Given the importance of the microenvironment in sustaining CLL cell survival and proliferation in general and the NF-κB pathway activity in particular, we further studied the effects of MLN4924 in a stromal coculture system. Stroma cells present in the lymph node and bone marrow establish direct cell–cell contact with CLL cells engaging multiple prosurvival pathways (18), among which the TNF receptor family, including CD40, plays a prominent role. CD40L+ stroma partially rescued CLL cells from spontaneous apoptosis (Fig. 2A, white bars). We and others have previously shown that CD40L induces drug resistance in CLL (21–23). We confirmed those findings by demonstrating that the CD40L-expressing (but not parental) stroma induced CLL cell resistance to common chemotherapy agents and CAL-101 (Fig. 2B). In agreement with earlier work (24), the CD40L-expressing stroma activated both the canonical and noncanonical NF-κB pathways in CLL cells after 16 to 24 hours of coculture. Activation of the noncanonical NF-κB pathway was readily demonstrated by the emergence of p52, a cleaved product of p100 (Fig. 2C). Canonical NF-κB pathway activation was confirmed by demonstrating nuclear translocation of p65/RelA, as discussed below. NF-κB activation was accompanied by induction of antiapoptotic proteins Mcl-1 and Bcl-xL on the CD40L-expressing stroma while Bcl-2 levels remained constant (Fig. 2C).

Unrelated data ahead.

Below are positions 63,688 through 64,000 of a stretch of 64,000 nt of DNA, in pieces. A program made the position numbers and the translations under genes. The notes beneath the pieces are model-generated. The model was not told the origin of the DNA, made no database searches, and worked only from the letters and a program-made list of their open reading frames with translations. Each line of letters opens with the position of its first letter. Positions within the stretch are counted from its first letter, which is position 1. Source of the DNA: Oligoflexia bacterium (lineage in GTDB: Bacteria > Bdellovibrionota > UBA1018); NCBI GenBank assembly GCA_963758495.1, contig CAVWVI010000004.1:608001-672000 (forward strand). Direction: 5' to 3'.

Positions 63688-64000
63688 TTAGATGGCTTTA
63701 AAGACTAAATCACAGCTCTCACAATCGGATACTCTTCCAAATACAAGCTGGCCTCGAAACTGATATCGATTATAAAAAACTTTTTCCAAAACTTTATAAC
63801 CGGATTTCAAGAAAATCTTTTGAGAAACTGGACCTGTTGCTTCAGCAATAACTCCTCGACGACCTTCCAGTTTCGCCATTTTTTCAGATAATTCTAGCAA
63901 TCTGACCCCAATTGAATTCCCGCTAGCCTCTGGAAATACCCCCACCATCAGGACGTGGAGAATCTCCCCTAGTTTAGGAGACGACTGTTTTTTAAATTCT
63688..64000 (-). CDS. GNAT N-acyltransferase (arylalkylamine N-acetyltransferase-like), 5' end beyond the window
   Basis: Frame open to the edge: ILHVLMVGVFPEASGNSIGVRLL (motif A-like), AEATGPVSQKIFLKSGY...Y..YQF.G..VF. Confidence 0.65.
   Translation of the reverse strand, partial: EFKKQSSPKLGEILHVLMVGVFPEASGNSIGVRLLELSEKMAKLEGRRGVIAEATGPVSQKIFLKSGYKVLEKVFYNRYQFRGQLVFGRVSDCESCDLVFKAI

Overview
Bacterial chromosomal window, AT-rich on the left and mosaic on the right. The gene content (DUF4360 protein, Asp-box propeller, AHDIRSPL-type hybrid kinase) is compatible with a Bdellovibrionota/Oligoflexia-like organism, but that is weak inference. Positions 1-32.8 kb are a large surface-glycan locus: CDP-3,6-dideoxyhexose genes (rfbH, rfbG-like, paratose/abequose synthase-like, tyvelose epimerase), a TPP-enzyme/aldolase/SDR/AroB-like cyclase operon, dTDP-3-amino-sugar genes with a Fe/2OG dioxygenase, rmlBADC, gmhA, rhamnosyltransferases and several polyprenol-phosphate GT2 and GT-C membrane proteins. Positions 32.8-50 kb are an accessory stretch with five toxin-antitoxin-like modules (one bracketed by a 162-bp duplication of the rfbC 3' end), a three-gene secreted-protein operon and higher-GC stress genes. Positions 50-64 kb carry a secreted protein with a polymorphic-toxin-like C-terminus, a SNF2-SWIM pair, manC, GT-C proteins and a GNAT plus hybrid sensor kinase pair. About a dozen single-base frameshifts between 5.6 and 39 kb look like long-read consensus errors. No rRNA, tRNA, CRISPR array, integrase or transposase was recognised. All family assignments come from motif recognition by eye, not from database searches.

Unexpectedly, we found that CD40L-expressing stroma did not elicit resistance to MLN4924 (Fig. 2A, gray and black bars). Interestingly, 1 μmol/L MLN4924 induced more apoptosis on stroma (55.1% ± 4.2% CLL cells) than off stroma (42.4% ± 2.9%; P = 0.015). Thus, CD40L+ (but not parental) L cells also seemed to sensitize CLL cells toward a neddylation inhibitor (Fig. 2A). Similarly, apoptosis occurred irrespective of common genetic features albeit CLL samples carrying deletion 17p were less sensitive to MLN4924 compared with non-17p CLL (Supplementary Fig. S1A and S1B; P < 0.05). The size of a 17p− clone within each sample did not correlate with apoptotic response, indicating its susceptibility to the drug (Supplementary Fig. S1C). Neither protection from spontaneous apoptosis nor sensitivity of CLL cells to MLN4924 was altered by addition of IL-4 (Fig. 2A). Importantly, MLN4924 did not lead to caspase activation and did not impair CD40L expression in the stroma (Supplementary Fig. S2). Finally, normal B and T cells exhibited decreased sensitivity to MLN4924 compared with CLL cells (Fig. 2D).